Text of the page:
December 5 roundup

  • You are cordially invited to a fishing expedition for lawsuits over energy drink/alcohol mixes. RSVP: Center for Science in the Public Interest [Balko, Reason “Hit and Run”]
  • Recent Overlawyered guestblogger Victoria Pynchon mediates an ADA claim against a Long Beach motel owner. Extortion? Fair compromise? Both? Neither? [Settle It Now, scroll]
  • 19-year-old Ciara Sauro of Pittsburgh is disabled, in medical debt, and waiting for transplant, crowning touch is the $8,000 default judgment RIAA got against her for downloading 10 songs [Ambrogi]
  • “It does not take a graduate degree to understand that it is unacceptable to hide evidence and lie in a deposition” — Seventh Circuit sanctions Amtrak worker for dodgery in workplace-injury suit [Ohio Employers’ Law; Negrete v. Nat’l Railroad Pass, PDF]
  • New Richard Nixon tapes: “I can’t have a high-minded lawyer … I want a son-of-a-b—-.” [Althouse]
  • Aramark suit documents unsealed: girl paralyzed by drunk driver got $25 million in suit against New York Giants stadium beer vendor [AP/Vineland, N.J. Daily Journal, earlier]
  • New York high court bounces Alice Lawrence/Graubard Miller fee suit back to lower courts, says more info needed [NYLJ, earlier]
  • Couple claims retention of $1,075 rental security deposit was racially motivated, seeks $20 million [WV Record; Martinsburg, W.Va.]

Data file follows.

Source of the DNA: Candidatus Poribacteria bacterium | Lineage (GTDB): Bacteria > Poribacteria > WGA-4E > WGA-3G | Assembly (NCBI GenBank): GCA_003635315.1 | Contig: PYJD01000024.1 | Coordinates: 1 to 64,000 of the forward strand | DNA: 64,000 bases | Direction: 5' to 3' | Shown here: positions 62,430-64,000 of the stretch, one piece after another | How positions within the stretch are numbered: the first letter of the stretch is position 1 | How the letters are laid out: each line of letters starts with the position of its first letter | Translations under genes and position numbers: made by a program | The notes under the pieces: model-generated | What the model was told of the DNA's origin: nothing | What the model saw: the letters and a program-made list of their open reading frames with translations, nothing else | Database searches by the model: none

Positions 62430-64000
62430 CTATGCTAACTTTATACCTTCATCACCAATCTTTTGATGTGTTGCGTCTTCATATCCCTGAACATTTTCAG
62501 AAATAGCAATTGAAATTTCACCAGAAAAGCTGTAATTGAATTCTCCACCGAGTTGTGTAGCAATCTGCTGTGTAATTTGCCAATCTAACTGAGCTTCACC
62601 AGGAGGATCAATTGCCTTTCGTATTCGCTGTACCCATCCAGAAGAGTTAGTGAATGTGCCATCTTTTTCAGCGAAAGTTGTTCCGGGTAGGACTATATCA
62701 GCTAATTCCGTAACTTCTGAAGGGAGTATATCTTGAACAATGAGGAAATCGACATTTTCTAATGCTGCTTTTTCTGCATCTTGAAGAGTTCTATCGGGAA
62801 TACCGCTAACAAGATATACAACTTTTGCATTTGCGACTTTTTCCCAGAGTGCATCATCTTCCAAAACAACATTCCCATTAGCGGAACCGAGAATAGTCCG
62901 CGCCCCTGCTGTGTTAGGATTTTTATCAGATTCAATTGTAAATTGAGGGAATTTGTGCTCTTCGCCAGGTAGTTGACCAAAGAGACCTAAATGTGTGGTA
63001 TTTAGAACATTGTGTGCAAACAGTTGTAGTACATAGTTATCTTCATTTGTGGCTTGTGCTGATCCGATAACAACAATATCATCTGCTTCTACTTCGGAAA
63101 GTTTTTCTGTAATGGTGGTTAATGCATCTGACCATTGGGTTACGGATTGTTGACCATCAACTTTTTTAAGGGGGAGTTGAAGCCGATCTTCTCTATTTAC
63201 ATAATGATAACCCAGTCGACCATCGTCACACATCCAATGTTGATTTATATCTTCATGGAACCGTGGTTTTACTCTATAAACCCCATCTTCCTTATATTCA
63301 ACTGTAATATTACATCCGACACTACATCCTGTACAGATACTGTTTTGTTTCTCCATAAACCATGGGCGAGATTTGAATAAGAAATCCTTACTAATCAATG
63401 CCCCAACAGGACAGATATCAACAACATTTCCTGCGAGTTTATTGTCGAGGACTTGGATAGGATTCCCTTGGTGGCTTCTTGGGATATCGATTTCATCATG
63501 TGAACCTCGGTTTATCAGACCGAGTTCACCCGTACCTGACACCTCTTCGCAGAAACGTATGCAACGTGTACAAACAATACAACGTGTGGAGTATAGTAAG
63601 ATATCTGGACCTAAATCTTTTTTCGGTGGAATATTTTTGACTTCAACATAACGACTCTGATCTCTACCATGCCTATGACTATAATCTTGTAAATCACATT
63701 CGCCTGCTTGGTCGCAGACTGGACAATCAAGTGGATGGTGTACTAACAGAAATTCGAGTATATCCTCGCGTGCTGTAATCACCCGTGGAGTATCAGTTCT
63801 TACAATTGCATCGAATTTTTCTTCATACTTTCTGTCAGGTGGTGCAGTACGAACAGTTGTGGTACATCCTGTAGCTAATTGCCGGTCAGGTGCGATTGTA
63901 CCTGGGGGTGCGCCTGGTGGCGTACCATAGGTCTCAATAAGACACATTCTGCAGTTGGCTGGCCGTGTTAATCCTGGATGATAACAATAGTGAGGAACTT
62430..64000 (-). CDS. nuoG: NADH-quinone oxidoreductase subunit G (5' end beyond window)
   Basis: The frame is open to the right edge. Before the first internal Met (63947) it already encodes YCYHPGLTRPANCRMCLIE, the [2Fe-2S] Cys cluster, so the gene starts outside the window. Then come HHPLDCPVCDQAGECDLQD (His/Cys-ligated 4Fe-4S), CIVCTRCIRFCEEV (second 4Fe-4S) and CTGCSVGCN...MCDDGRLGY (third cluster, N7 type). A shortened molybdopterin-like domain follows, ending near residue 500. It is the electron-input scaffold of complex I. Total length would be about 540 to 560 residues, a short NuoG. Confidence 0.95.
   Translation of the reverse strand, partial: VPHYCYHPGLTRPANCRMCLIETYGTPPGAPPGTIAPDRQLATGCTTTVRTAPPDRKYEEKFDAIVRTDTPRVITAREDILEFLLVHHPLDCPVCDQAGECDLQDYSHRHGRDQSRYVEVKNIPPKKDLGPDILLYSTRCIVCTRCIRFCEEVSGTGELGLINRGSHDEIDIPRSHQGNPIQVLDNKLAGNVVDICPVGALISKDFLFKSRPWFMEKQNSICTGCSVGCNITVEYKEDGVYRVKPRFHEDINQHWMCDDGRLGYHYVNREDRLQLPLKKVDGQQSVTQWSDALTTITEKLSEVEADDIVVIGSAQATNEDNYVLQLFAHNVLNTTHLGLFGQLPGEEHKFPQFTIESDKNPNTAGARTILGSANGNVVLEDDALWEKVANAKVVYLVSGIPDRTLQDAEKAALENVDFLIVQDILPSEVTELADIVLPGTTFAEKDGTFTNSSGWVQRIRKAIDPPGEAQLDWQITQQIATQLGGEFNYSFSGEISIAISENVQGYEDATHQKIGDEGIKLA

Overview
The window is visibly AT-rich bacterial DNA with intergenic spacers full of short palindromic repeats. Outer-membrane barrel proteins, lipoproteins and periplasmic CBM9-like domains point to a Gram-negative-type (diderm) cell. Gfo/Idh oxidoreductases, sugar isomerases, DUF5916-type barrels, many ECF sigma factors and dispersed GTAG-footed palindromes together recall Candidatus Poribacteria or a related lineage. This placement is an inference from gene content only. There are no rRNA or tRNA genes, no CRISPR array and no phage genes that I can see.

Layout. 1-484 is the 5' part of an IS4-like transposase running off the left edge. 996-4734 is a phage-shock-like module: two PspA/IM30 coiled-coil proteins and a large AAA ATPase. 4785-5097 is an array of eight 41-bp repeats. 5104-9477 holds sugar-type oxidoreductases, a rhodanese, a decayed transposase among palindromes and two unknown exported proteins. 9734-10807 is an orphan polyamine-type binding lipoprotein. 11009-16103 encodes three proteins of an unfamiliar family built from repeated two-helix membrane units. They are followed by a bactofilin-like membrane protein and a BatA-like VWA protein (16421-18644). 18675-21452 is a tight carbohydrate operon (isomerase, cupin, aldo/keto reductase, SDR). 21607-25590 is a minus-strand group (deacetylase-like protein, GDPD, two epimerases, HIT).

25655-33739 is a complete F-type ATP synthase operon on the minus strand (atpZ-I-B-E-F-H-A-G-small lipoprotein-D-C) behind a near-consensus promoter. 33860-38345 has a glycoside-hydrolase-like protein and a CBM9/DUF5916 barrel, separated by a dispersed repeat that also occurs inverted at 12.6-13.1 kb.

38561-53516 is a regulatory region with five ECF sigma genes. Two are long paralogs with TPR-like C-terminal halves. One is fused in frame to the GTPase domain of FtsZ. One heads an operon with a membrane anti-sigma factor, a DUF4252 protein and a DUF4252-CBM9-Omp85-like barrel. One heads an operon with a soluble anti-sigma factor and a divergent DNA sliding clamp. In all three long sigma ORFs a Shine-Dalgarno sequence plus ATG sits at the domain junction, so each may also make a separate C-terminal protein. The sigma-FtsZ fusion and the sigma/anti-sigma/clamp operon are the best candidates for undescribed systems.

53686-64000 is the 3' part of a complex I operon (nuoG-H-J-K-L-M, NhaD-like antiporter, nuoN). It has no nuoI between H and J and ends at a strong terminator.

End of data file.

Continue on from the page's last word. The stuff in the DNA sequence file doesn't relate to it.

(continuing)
• Victoria Pynchon: It’s still extortion, just legalized extortion. her story didn’t detail any conversation with the handicapped complainant or –more importantly– his/her attorney where she explained that the defendant had only recently purchased the bldg. and had immediately made the required improvements after receiving the complaint. I’m sure, the plaintiff’s attorney was similarly moved to reduce the essentially mandatory settlement fee. I wonder if the plaintiff had been moved by the defendant’s account whether he could have done anything to change the ending. We all know these types of serial plaintiffs essentially sell their claims to these ADA lawmills who are simply using the law to extort settlements.

  • WV racial discrimination story : “What was really surprising to the petitioner was the overall subracial behavior attitude that was displayed through reverse negative behavior displayed through pencil-pimping,” the suit states.

    Who wrote this stuff? For the life of me, I can’t understand what it’s supposed to mean. I also found it interesting that the plaintiffs claimed late fees were also discriminatory, while admitting that they never paid rent on time. How is anyone expected to take a case like this seriously?

  • As I pointed out in a comment on Ms. Pynchon’s blog, her tale lacks credibility. Damages are not available to a Title III ADA plaintiff.

  • I think you’ll find the answer is that California discrimination law has damages provisions that do turn these into money cases. Common usage is to describe these as ADA cases even though they actually invoke state law.

  • Yes, Walter, you’re right. I mediated this case pro bono for the Los Angeles Superior Court, so it was a state, not a federal, claim. Thanks for the enlightenment. As I said in my more lengthy response to Smoke on my blog, I am not an ADA expert. I don’t judge. I help attorneys help their clients settle cases the attorneys believe are best settled rather than tried or further defended. It’s not my job to decide what the true “facts” are or who’s “right” or “wrong.” Life is simply not as black and white as that even though all of us sometimes wish it were.